The Mob In Black had emerged on the scene in recent months. It had taken him a while to piece together a series of criminal acts that showed that there was another player in town, other than the Thieves' Guild and the Guild of Assassins. And then he'd starting hearing rumours about the Mob in Black. He hadn't figured out whether the MIB were a law unto themselves (a phrase he hated with a passion) or if they were working for some other group.
There were certainly some very unhappy guilds and some very dead people thanks to their arrival. Presumably some very happy people too, and they were the ones he was interested in 'speaking' to.
'Anything more about the victim that might help us narrow them down from the general group of the previously alive? Any distinguishing tattoos?'
Vimes was totally in favour of tattoo parlours and those hairdressers that made you look like a beaver had set up residence on your head and then died. It made his job so much easier.
'He's down in the morgue if you want to have a look', replied the Sergeant. 'The only thing that stood out for me was that he didn't smell half bad.'
That was notable. Anyone who wandered through the Shades and then chose to die there was likely to have acquired an ironclad aroma. Eau de cologne then, and a good one at that - and that meant money.
This case was starting to smell.
'Get Captain Angua to meet me there, and you'd better see who else is available, especially Cheery. The sillybuggers game is afoot.'
Somewhere in the dark and decidedly rich depths of the city a conversation was unfolding.
'It's done then?'
A nod from the shadows.
'He will be suitably distracted, unless a more permanent solution is required.'
'A seat at the table, as agreed.'
Beware of those who seek power over gold. Only the most foolish of crocodiles swim with them. And not for that long. Accessories before the fact can easily be turned into accessories afterwards. Crocodile skin is quite versatile.
'Cause of death?' Vimes asked 'Mossy' Lawn as he entered the morgue.
'Being there in the first place,' the doctor replied, 'though if you're wanting specifics blunt weapon trauma to the head would have done the trick. Very definitely. This wasn't a robbery with over-exuberant force. Someone wanted him very very dead.'
Angua and Cherry Littlebottom entered the room. Cheery, the Watch's forensics expert, made her way to the corpse with a perfunctory nod in the Captain's direction. You could say this for dwarfs, give them a job and they worked at it like ... well ... dwarfs. Give them a beer and an axe, on the other hand, and they might break into songs about gold and then try to remove random limbs in a light-hearted fashion, so it was important to keep their priorities right. Not that Vimes had any concerns with Cheery. He'd never seen her drunk and being openly female in dwarfish company meant you didn't get invited to many beer-drinking sessions.
'Look at his hands,' said Lawn as she approached. 'What do they tell you?'
'I thought Carrot might have come along too,' Vimes said to Angua as they watched Lawn and Cheery try to unpuzzle the corpse.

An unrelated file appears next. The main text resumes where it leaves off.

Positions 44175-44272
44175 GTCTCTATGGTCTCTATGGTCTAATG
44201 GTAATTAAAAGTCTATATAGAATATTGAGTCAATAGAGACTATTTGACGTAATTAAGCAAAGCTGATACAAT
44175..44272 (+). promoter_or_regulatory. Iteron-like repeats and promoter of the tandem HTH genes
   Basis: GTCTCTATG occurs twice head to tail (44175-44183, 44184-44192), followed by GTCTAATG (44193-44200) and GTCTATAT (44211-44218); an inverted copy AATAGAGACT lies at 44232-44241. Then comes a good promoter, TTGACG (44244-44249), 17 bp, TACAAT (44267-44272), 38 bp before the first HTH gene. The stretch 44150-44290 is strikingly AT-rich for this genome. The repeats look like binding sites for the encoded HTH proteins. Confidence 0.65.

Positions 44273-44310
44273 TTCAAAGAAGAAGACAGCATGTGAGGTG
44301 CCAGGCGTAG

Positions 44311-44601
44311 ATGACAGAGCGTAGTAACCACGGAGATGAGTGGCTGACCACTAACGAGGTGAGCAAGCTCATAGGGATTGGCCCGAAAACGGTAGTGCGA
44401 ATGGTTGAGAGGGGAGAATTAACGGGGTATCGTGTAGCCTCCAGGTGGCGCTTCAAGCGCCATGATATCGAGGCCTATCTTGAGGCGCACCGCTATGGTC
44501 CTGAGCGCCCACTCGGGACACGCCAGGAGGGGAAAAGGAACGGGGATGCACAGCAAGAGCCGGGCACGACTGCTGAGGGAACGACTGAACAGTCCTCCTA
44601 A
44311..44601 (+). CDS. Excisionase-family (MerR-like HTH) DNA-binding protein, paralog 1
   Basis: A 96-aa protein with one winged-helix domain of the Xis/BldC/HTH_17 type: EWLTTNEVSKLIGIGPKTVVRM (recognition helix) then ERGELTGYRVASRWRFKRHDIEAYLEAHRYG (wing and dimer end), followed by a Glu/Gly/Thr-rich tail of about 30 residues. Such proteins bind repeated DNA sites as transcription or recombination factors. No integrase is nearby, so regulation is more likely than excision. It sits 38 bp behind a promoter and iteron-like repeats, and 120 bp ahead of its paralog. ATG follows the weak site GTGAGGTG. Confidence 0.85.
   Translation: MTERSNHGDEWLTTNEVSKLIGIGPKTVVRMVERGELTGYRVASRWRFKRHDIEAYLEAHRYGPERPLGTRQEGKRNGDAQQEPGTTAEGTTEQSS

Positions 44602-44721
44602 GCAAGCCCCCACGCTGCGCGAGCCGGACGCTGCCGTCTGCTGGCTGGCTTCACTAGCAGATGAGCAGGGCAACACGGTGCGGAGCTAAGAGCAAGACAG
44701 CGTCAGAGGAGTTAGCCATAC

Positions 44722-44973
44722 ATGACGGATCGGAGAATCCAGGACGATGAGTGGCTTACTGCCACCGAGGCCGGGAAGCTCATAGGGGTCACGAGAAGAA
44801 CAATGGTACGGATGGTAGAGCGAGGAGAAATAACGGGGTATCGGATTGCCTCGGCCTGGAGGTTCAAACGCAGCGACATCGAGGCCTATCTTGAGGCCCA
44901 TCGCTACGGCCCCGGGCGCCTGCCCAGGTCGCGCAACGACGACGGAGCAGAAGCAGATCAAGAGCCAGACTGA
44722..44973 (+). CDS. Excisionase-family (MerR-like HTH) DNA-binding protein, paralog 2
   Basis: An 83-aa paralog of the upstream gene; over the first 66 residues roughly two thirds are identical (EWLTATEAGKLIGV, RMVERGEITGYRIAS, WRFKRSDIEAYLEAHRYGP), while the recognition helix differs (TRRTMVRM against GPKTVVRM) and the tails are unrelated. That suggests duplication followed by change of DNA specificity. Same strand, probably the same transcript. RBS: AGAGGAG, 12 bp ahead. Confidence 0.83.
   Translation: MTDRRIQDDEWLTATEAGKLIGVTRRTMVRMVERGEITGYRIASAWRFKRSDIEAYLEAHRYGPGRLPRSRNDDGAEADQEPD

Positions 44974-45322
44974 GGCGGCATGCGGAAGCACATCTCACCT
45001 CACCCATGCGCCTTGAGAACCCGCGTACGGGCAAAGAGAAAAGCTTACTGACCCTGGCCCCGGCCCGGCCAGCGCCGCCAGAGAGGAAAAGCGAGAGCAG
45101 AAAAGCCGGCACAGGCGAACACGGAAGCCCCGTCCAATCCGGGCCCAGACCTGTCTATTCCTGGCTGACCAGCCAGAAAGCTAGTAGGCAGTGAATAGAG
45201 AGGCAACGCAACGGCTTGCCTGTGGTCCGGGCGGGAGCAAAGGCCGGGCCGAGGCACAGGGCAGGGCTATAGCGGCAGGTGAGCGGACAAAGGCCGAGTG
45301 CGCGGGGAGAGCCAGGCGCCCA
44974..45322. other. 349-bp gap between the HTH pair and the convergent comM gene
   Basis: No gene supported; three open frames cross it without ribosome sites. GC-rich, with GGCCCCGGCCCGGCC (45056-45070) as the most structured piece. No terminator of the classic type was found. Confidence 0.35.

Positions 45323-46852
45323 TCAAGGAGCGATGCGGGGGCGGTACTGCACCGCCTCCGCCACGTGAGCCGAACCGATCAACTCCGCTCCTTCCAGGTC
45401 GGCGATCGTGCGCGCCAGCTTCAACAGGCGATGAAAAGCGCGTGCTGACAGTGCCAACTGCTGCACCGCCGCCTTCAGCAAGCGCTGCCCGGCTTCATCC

'He's not here,' she replied. 'He's gone to visit his parents. Remember the leave application forms you signed? And the report on outstanding administrative tasks you agreed to address?'
Angua was watching Vimes's face as she said this - and there it was. Just for a split second. Complete unadulterated guilt. Vimes could stare down a werewolf and take on an army but everyone in the Watch knew of his mortal dread of administration. Prior to the arrival of Carrot his approach to paperwork primarily involved seeing how long it took to compost. Besides anything important may start off as writing but would eventually end up as shouting. This was the Vimes Theory of Administrative Importance. Since he had joined the force the paperwork had begun to flow Carrot's way first, and then he'd bring the important ones to Commander Vimes. Carrot had never called it a Theory because he didn't need to. It just worked.
'Yes, of course,' he mumbled. 'Came round quickly didn't it?'
Bugger, he thought.
For most of his life the world had beaten into Vimes (usually in a very real sense) a rock-solid self-reliance. It had also driven him to drink and loneliness, so that while he may have been protecting himself, there wasn't much left there to protect. And certainly nothing to respect. But now everything was different. He was surrounded by a competent Watch team (and Fred and Nobby), had a wife who loved him and a child that waited for him to come home each night. They needed him, and he'd found that, little by little, he'd grown to need all of them.
'How long was it for again?' he said in quiet desperation. 'The detail seems to have slipped my mind.'
'Two weeks,' Angua replied.
Double bugger. That was a lot of time for the Wagon of Administration to plunge over the Cliff of Accountability and onto the Rocks of Explanation. Possibly then even, gods-help-us, rolling into the River of Audit. He shuddered.
'He's not a labourer, that's for sure,' said Cheery, breaking Vimes's mortifying train of thought. 'Hands way too smooth. But there's ink there on the fingertips, and callouses on the fingers of the right hand. There's also some numbers written on his wrist. Just random figures as far as I can tell.'
'Which means ...?' asked Lawn.
'He was a writer of sorts, but a well-fed one. He wasn't short of gold.'
'Angua, can you add some more colour?' Vimes asked.
Angua strode forward. Having a werewolf on the Watch may have its challenges but superhuman strength and an ability to track a fart through a bean factory were considerable compensations. She bent down and sniffed to corpse from top to toe, lingering in patches, and then she raised her head.
'That's quality ink on his fingers and the perfume could only come from Maison d'Ankh,' she said.
'Wonderful. Now we don't just have a Crime we've got a Someone,' said Vimes to the uncaring world in general.